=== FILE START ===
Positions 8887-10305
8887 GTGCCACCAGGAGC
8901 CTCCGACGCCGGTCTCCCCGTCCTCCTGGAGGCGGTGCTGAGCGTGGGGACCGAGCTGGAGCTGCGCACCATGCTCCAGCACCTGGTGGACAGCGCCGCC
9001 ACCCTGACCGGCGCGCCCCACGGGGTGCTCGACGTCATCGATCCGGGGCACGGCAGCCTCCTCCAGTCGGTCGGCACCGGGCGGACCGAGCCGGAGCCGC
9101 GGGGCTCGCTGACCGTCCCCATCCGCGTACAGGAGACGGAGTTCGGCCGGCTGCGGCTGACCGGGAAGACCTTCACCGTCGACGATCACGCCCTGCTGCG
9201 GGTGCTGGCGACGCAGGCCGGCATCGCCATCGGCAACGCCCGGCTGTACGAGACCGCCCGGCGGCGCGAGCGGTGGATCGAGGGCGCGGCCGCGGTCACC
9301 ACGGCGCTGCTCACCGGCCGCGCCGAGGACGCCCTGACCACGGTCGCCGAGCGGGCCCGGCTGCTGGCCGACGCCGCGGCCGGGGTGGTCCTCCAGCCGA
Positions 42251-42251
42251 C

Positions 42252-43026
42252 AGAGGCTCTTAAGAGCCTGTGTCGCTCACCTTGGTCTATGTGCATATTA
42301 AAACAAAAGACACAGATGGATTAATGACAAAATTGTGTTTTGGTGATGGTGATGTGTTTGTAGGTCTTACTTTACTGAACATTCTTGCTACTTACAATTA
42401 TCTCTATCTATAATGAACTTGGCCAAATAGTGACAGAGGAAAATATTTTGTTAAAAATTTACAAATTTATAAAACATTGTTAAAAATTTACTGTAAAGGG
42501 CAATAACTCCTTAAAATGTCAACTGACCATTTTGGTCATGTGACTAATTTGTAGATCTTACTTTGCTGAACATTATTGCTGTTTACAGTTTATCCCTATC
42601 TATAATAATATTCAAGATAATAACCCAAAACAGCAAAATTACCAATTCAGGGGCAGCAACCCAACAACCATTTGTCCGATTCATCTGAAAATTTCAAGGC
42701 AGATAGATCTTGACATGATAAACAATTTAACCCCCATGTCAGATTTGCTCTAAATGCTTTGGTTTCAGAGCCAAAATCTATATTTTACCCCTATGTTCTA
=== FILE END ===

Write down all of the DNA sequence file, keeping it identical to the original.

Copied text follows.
Positions 8887-10305
8887 GTGCCACCAGGAGC
8901 CTCCGACGCCGGTCTCCCCGTCCTCCTGGAGGCGGTGCTGAGCGTGGGGACCGAGCTGGAGCTGCGCACCATGCTCCAGCACCTGGTGGACAGCGCCGCC
9001 ACCCTGACCGGCGCGCCCCACGGGGTGCTCGACGTCATCGATCCGGGGCACGGCAGCCTCCTCCAGTCGGTCGGCACCGGGCGGACCGAGCCGGAGCCGC
9101 GGGGCTCGCTGACCGTCCCCATCCGCGTACAGGAGACGGAGTTCGGCCGGCTGCGGCTGACCGGGAAGACCTTCACCGTCGACGATCACGCCCTGCTGCG
9201 GGTGCTGGCGACGCAGGCCGGCATCGCCATCGGCAACGCCCGGCTGTACGAGACCGCCCGGCGGCGCGAGCGGTGGATCGAGGGCGCGGCCGCGGTCACC
9301 ACGGCGCTGCTCACCGGCCGCGCCGAGGACGCCCTGACCACGGTCGCCGAGCGGGCCCGGCTGCTGGCCGACGCCGCGGCCGGGGTGGTCCTCCAGCCGA
Positions 42251-42251
42251 C

Positions 42252-43026
42252 AGAGGCTCTTAAGAGCCTGTGTCGCTCACCTTGGTCTATGTGCATATTA
42301 AAACAAAAGACACAGATGGATTAATGACAAAATTGTGTTTTGGTGATGGTGATGTGTTTGTAGGTCTTACTTTACTGAACATTCTTGCTACTTACAATTA
42401 TCTCTATCTATAATGAACTTGGCCAAATAGTGACAGAGGAAAATATTTTGTTAAAAATTTACAAATTTATAAAACATTGTTAAAAATTTACTGTAAAGGG
42501 CAATAACTCCTTAAAATGTCAACTGACCATTTTGGTCATGTGACTAATTTGTAGATCTTACTTTGCTGAACATTATTGCTGTTTACAGTTTATCCCTATC
42601 TATAATAATATTCAAGATAATAACCCAAAACAGCAAAATTACCAATTCAGGGGCAGCAACCCAACAACCATTTGTCCGATTCATCTGAAAATTTCAAGGC
42701 AGATAGATCTTGACATGATAAACAATTTAACCCCCATGTCAGATTTGCTCTAAATGCTTTGGTTTCAGAGCCAAAATCTATATTTTACCCCTATGTTCTA